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Housing authority expands Capitol Avenue priority list

Housing authority expands Capitol Avenue priority list

February 22nd, 2017 by Sam Richardson in Local News

This view is of the rear of several properties in the 400 block of Capitol Avenue that are among the blighted ones to be acquired through eminent domain by the Jefferson City Housing Authority.

Photo by Julie Smith /News Tribune.

Three more properties have been added to the list of five priority parcels for early rehabilitation in the East Capitol Avenue Urban Renewal area as inquiries from potential buyers begin to grow.

Mayor Carrie Tergin, four senior city staff and the Jefferson City Housing Authority Board of Commissioners met for more than two hours Tuesday morning and added 501 Capitol Ave., 528 Capitol Ave. and 101 Jackson St. to the list of five parcels initially named in a joint Council-Housing Authority meeting at City Hall a couple of weeks ago. The move means appraisers will be instructed to conduct studies of these three parcels with an eye toward early rehabilitation, if possible.

Those first five priority structures, from the Level 1 list, are: 103 Jackson St., 105 Jackson St., 108 Jackson St., 500 E. Capitol Ave. and 401 E. Capitol Ave.

The city staff presented the Housing Authority with a four-page, single-spaced document suggesting levels of priority, identified specific historic properties and how to approach them as targets of redevelopment or restoration, and essentially guided the commissioners through the 33-acre downtown neighborhood house by house and parcel by parcel.

Eric Barron, the senior planner with the Department of Planning and Protective Services, told those assembled: "In an effort to identify structures within the Capitol Avenue Urban Renewal Area where limited financial and administrative resources could be targeted for greater effect in accomplishing the goals of the Urban Renewal Plan, City of Jefferson Planning Department staff have produced (this) priority rating system. The system was developed based on comments from members of the House Authority and City Council, members of the public and analysis and research by Planning Department staff."

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Of the three new parcels, Barron and his colleagues even included some comments: "501 Capitol, high visibility corner lot; 528 Capitol (202 Marshall), high visibility corner lot, existing multiple unit structure; and 101 Jackson, higher visibility corner lot, built as a two-unit structure, adjacent to Level 1 structures."

Barron said the eight houses are almost invaluable to the overall community in terms of their heritage. They should not wait for help to arrive, he said.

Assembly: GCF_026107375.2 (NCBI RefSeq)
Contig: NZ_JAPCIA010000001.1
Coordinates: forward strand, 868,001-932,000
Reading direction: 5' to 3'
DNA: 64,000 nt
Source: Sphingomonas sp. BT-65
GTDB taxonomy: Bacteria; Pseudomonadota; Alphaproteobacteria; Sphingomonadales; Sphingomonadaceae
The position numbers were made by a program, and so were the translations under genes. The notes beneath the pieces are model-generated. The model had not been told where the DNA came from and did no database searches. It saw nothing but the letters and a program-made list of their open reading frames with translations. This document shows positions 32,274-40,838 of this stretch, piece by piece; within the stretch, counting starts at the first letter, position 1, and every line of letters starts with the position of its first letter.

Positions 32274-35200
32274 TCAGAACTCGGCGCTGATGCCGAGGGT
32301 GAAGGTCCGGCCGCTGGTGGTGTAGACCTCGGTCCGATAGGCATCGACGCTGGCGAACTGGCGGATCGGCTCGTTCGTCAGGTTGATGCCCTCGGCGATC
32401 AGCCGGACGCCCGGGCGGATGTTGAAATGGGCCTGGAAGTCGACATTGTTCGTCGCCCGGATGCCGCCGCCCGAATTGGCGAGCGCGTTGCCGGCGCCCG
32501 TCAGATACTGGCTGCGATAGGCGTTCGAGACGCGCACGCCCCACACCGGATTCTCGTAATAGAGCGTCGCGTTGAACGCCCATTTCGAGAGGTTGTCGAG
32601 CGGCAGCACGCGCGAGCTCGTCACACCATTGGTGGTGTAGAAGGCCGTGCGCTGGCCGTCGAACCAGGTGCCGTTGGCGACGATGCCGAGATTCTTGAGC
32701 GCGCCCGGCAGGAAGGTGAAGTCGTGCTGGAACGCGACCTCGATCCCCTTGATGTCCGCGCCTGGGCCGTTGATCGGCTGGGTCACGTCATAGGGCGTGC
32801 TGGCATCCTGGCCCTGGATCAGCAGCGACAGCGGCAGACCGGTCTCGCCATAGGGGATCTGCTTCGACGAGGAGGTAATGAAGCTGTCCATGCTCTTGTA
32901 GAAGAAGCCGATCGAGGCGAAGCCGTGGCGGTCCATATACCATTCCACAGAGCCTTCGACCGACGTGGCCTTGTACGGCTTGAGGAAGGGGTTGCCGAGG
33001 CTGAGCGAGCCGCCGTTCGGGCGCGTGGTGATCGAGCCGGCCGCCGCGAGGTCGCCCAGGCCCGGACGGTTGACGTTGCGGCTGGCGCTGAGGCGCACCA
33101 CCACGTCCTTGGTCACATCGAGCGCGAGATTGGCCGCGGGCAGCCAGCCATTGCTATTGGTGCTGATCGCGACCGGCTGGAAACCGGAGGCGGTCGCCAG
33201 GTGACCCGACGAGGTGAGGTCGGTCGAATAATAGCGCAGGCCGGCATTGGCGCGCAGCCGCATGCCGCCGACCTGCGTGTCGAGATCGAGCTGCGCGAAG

The top five include "properties that have been identified as being of major importance to the community," Barron said. "These are properties that, because of their valuable historic, architectural or other significance to the community, are the top priority for rehabilitation. Rehabilitation efforts should be directed toward these properties and, if the property owner is not willing or able to pursue rehabilitation on an immediate timeline, the properties should receive top priority for acquisition."

Others on the Level 2 list, but not yet earmarked for appraisals and possible acquisition, like the first eight, include 429 Capitol, 413-415 Capitol, 114 Jackson, 104 Jackson, 507 Capitol, 407 Capitol and 414-416 Capitol.

The staff even prioritized streets in the analysis.

High priority streets include the 100 block of Jackson and the 400 and 500 blocks of Capitol. Intermediate priority should go to the 100 block of Lafayette and 600 block of State, the staff said.

The Housing Authority commissioners on Tuesday decided to mail letters to 16 of the 17 known property owners of 46 parcels in the East Capitol neighborhood who received "you may be acquired" letters Jan. 25. The letters will advise the owners the Housing Authority must conduct interior and exterior inspections of their properties within the next 30 days.

Cynthia Quetsch, Housing Authority executive director, said Tuesday she had received responses from 16 of the 17 owners. Only Steven J. Bratten, owner of 103 Jackson, known as the Standish house, had failed to communicate with the Housing Authority, she said. Owners of four of the owner-occupied houses indicated they do not want to sell or move, she said. Two others have indicated they would like to sell.

The mayor said she has received numerous phone calls or other contacts from potential buyers of the structures in the East Capitol Avenue area. She has recommended those people contact Jaymie Abbott, director of community relations at City Hall, who said she had at least seven to 10 such potential buyers on a growing list in her office.

The Housing Authority will meet again March 21.